The majority of the limited partners of RANE, including Dr. Howard Gardner, were also limited partners in a limited partnership that has a forty-nine percent interest in the Northeast Rehabilitation Hospital (hospital). Since 1988, Blue Cross had an ongoing dispute with the hospital administrators, including Dr. Gardner, about the hospital's alleged failure to comply with Blue Cross's utilization review program and medical necessity requirements. The amount in dispute was $1.7 million, and Blue Cross was required to spend $104,000 to review the matter. Blue Cross and the hospital settled the dispute in 1993. Blue Cross's reason for
refusing to enter into a DIF-1 contract with RANE was to avoid further dealings with the principals of RANE, who are associated with the hospital.
The judge recognized that two statutes, G. L. c. 176A and G. L. c. 176B, bore on the issue before her. According to G. L. c. 176A, Section 5, as appearing in St. 1969, c. 874, Section 1: "In providing reimbursement for health services other than hospital services, any hospital service corporation may enter into contracts for the furnishing of such health services with providers thereof." General Laws c. 176B, Section 4, as appearing in St. 1988, c. 23, Section 59, governing medical service corporations, has comparable language: "[a]ny medical service corporation may enter into contracts with . . . participating physicians, . . . and other providers of health services licensed under the laws of the commonwealth." General Laws c. 176B, Section 4, however, also contains a clause that requires: "no participating provider shall be denied the right to enter into any agreement with any medical service corporation by reason of any unfair or arbitrary discrimination."
The judge concluded, first, that RANE had no statutory right to enter into a DIF-1 contract with Blue Cross. She determined that G. L. c. 176B, Section 4, had no application to RANE's claim as it applied only to professional providers and not to institutional providers. Relying on Goddard Memorial Hosp. v. Rate Setting Commn., 403 Mass. 736 , 743-744 (1989), she interpreted G. L. c. 176A, Section 5, as allowing a hospital service corporation such as Blue Cross to exercise discretion whether to enter into a contract with a particular provider. With respect to RANE's G. L. c. 93A claim (and its corresponding claim under G. L. c. 176D, Section 2), the judge concluded that Blue Cross's refusal of a contract was not an unfair or deceptive act or practice. The refusal, for the purpose of avoiding further dealings with individuals with whom Blue Cross had problems in the past, was not, in her view, arbitrary or unreasonable. The judge found no merit in the contention that other statutes afforded RANE the right to relief.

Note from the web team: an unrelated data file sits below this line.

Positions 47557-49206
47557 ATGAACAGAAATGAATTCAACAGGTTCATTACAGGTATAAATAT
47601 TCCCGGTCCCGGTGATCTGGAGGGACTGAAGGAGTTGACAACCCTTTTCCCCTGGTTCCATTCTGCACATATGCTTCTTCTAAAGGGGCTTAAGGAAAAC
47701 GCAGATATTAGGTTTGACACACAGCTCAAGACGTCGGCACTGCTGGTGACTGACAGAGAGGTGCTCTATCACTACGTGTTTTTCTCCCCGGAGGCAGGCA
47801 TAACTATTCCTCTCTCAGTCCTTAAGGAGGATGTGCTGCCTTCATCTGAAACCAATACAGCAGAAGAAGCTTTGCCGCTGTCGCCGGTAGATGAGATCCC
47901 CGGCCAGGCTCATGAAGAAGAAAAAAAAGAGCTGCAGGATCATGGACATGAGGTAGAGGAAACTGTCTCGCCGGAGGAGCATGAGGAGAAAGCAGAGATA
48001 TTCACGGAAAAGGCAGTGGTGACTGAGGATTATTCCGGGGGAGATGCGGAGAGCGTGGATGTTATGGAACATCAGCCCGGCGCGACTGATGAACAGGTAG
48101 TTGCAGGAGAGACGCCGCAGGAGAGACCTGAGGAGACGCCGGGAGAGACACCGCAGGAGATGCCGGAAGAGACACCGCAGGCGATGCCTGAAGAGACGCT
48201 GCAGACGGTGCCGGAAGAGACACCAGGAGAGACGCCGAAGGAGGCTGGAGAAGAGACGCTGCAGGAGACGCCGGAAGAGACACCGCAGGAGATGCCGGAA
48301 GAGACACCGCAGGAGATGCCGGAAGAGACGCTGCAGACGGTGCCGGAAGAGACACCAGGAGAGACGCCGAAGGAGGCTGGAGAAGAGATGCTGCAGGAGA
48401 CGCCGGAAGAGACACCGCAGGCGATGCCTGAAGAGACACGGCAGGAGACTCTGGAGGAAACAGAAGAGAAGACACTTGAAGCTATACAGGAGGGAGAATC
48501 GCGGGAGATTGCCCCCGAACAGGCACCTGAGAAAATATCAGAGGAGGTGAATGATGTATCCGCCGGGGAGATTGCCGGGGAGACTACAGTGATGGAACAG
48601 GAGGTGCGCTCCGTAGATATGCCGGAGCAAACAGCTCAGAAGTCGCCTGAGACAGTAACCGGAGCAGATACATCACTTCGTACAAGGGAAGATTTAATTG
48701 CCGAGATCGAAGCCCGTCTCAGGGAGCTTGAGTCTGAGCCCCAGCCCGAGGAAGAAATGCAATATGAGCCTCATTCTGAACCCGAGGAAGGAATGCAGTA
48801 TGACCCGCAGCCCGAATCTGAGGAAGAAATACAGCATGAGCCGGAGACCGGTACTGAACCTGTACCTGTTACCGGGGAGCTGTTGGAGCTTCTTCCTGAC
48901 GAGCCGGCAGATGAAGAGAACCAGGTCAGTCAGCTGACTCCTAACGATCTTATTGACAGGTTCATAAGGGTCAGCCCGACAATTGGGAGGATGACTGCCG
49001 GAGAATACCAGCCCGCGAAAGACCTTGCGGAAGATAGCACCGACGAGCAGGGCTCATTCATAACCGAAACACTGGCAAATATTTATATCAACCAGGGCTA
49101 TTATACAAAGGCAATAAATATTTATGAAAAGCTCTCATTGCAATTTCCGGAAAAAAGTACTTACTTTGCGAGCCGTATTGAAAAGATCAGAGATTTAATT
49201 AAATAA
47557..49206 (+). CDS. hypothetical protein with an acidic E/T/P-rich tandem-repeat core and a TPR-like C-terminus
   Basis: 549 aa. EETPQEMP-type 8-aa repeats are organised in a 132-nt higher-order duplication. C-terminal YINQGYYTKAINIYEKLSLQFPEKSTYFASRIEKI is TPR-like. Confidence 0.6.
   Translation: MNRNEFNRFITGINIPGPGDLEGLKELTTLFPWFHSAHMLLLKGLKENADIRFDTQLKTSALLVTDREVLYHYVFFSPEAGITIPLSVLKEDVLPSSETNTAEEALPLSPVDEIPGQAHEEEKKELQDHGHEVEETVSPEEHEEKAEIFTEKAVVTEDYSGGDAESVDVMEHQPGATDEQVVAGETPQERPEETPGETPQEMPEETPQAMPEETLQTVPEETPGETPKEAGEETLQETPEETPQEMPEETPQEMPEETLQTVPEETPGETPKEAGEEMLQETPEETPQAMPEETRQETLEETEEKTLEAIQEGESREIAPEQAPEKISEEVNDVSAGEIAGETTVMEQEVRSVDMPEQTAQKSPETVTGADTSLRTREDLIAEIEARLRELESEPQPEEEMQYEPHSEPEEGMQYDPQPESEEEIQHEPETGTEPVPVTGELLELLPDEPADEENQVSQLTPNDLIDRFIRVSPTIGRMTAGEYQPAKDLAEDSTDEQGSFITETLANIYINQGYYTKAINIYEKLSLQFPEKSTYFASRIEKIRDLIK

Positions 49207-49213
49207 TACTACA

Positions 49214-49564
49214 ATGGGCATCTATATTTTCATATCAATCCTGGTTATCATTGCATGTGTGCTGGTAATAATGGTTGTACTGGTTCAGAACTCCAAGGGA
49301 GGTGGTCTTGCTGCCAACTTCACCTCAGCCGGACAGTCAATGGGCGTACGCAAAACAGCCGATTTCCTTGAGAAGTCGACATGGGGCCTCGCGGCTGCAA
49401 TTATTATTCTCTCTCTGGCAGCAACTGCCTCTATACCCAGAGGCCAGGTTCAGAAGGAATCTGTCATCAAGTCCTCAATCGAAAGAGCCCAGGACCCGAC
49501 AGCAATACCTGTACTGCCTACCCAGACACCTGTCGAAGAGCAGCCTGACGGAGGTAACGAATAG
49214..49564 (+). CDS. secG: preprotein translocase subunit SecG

1. RANE's rights under G. L. c. 176A. RANE relies on this court's interpretation of G. L. c. 176B, Section 4, which governs contracts between corporations such as Blue Cross and physicians and other professional providers, to argue that Blue Cross cannot deny RANE a contract by reason of any unfair or arbitrary discrimination. See Blue Shield of Mass. v. Board of Review, 22 Mass. App. Ct. 160 , 167 (1986). RANE acknowledges, in its brief, that G. L. c. 176A, Section 5, which governs contracts between nonprofit hospital service corporations and institutional providers, rather than G. L. c. 176B, Section 4, is applicable to this dispute but argues that our interpretation of G. L. c. 176B, Section 4, compels a similar reading of G. L. c. 176A, Section 5.
The absence of an express prohibition against "unfair or arbitrary discrimination" in the award of contracts in G. L. c. 176A, Section 5, distinguishes it from G. L. c. 176B, Section 4. Indeed, the language authorizing Blue Cross to enter into contracts with institutional providers is permissive, and, in different contexts, it has been recognized that such relationships are "voluntary on both sides." Commonwealth v. Mercy Hosp., 364 Mass. 515 , 518 (1974). Cf. Goddard Memorial Hosp. v. Rate Setting Commn., 403 Mass. at 743-744. We, thus, acknowledge that Blue Cross generally may exercise its reasonable discretion in determining whether to enter into a contract with a particular institutional health care provider under G. L. c. 176A.
We do not think, however, the instant case falls within the general rule. RANE's application for a "determination of need" from the Department of Public Health was approved on August 11, 1988, on the express condition that RANE "shall not consider ability to pay or insurance status in the patient selection process." [Note 4] See 105 Code Mass. Regs. 100 (1986). RANE, therefore, was obliged to serve patients who were Blue Cross subscribers. Blue Cross was aware of the condition imposed on RANE and of the fact that its subscribers
were receiving MRI scans (a total of 2,200 of them over a two-year period) from RANE. Blue Shield properly paid the physicians who evaluated the MRI scans. During the same period, Blue Cross paid nothing for the technical component of the same scans. There is no dispute that RANE satisfied all of Blue Cross's generally applicable criteria for MRI providers. To the extent that Blue Cross subscribers were entitled to the technical services and received them from RANE, and RANE was not compensated for them, RANE suffered a loss, and Blue Cross received a windfall.